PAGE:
Valerie Solanas, so oft described as both visionary and complete psycho depending on the faction you ask (and the factions are almost always, shall we say, niche), has somehow found her way into the latest episode of American Horror Story: Cult, “Valerie Solanas Died for Your Sins: Scumbag.” For those who know the innerworkings of Ryan Murphy’s madness by now, bearing with his seemingly non sequitur narrative regarding the shooting of Andy Warhol at the opening of episode seven is well worth it.
What is not well worth it, however, is having to endure the preposterous performance of Lena Dunham, clearly trying to parlay her way into more “serious” acting after the merciful end of Girls (even if the damage it has caused will last a lifetime). While to those not sensitive to the vileness of Dunham or the adequate homage to the legacy of a radical feminist, there may appear nothing wrong with Dunham’s portrayal. To the reverent lover of Solanas’ notorious SCUM Manifesto and the groundbreaking dogma it established, Dunham’s rendering is, to borrow a phrase from Solanas, “a biological accident.”
Between her foul need to once again display a predilection for partaking of degrading sex scenes on camera and her shoddy, intermittent accent, Dunham is no great honor to the only female who ever tried to topple the patriarchy with words and actions. For perspective, the Women’s March with its pink pussy hats and transitory commitment was a tame little display (called out derisively in another episode by Billie Lourd’s character, Winter) in comparison to what Solanas enacted with her assassination attempt and beyond. While some might abhor the near terrorist methods she employed to be heard, there can be no refuting that Solanas never waffled from her cause in theory or in practice. This is precisely why her so rarely portrayed contribution to rattling the system deserved a person that wouldn’t make it about herself, her “shtick” about feminism and men. Shoulda been Gaby Hoffman or Christina Ricci (the accent Dunham tries to carry off with little avail is seamlessly implemented by both in 200 Cigarettes).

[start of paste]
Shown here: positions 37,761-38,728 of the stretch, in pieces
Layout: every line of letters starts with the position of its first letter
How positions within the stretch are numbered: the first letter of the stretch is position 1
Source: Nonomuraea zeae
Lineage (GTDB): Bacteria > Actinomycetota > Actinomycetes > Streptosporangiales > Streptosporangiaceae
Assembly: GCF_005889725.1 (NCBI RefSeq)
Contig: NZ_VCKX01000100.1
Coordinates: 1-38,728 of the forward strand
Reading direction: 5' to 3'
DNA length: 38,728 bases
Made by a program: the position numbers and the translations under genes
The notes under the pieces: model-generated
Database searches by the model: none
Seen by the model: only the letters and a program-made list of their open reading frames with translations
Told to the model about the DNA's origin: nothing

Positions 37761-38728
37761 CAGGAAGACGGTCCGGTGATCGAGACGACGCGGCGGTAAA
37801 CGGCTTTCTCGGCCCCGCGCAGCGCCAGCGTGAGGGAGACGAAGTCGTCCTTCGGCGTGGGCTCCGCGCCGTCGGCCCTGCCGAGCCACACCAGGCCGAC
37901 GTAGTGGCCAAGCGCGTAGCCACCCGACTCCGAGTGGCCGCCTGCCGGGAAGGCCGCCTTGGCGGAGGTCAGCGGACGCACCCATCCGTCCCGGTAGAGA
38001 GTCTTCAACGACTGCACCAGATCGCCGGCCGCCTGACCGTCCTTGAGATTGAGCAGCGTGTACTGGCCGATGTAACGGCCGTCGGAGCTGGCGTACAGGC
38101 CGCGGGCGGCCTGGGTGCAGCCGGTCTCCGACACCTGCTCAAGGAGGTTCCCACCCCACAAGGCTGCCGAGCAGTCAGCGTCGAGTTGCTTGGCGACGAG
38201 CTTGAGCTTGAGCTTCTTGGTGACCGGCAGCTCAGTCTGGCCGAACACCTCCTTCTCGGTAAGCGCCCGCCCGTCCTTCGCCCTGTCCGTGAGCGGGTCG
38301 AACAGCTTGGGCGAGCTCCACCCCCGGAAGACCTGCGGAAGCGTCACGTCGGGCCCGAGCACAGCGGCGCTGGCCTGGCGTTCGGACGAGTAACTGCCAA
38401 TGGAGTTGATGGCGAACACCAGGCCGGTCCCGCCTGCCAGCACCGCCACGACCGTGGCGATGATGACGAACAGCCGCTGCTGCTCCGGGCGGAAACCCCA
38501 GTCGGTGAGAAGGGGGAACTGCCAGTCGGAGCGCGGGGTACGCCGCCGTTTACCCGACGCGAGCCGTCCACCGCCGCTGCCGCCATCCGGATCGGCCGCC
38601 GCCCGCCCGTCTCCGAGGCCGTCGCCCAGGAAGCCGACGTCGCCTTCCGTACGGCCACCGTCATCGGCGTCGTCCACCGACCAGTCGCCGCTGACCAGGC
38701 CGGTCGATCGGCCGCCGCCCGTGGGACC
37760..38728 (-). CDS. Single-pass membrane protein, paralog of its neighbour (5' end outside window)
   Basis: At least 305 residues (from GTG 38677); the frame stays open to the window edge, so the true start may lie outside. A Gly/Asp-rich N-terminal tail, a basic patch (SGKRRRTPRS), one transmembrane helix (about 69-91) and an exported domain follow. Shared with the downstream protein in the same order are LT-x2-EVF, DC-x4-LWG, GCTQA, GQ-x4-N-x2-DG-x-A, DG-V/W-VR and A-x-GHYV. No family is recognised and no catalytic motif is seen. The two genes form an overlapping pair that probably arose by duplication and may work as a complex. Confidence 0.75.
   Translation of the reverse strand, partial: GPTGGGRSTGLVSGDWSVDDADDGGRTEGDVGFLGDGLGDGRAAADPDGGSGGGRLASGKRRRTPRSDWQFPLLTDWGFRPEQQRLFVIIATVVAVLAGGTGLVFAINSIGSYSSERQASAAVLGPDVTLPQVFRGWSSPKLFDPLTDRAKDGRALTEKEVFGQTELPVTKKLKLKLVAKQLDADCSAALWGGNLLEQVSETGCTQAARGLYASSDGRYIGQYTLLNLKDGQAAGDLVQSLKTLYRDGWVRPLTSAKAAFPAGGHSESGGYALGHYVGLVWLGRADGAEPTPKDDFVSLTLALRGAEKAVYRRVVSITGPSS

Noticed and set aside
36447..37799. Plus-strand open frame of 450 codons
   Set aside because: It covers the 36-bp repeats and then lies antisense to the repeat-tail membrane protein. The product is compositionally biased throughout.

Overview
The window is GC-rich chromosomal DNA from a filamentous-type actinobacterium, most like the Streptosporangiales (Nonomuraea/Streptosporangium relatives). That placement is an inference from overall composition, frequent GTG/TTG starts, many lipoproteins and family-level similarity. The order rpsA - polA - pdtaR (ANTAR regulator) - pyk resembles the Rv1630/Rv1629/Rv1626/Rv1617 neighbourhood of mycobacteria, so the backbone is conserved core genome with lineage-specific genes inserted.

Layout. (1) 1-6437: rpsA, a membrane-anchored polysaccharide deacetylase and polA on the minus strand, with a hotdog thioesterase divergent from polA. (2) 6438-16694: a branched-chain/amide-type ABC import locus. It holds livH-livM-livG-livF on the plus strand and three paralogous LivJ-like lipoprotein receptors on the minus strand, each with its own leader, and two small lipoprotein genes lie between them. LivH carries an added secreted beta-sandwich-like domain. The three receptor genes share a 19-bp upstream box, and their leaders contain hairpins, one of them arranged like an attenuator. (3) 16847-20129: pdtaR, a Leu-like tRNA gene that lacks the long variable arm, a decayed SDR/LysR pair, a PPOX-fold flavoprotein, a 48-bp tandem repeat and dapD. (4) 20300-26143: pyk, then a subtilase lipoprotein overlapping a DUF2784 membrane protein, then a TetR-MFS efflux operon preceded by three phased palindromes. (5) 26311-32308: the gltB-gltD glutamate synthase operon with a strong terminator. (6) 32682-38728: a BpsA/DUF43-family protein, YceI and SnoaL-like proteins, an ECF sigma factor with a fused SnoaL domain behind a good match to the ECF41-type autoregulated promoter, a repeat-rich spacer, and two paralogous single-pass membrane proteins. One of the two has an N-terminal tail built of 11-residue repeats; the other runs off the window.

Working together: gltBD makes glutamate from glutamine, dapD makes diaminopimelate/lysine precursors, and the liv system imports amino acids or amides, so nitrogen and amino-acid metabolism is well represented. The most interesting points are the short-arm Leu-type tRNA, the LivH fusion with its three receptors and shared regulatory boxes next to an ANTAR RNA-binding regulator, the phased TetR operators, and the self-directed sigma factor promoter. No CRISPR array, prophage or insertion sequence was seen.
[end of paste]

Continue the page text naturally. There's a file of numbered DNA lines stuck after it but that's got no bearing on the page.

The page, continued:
But alas, Dunham got the part because she wrote a show about the pinnacle of white girl problems and runs a rag called Lenny Letter that comes off as toneless at best and limp at worst when set against the bluntness of SCUM Manifesto. And, truth be told, Solanas would have balked at the website’s maudlin, ineffectual content if she hadn’t died in obscurity in 1988, only to be dredged up again by the wrong actress. On the plus side, at least Evan Peters’ deliberately wooden interpretation of Andy Warhol rivals Guy Pearce’s in Factory Girl. That really would have pissed Valerie off, too–to know that a man’s performance upstaged the woman’s, even when he was in the plotline for far less screen time. Oh well, just another female slight. Solanas might have said of men, “The male has a negative Midas Touch–everything he touches turns to shit,” but in the case of this American Horror Story episode, it applies to Dunham as well.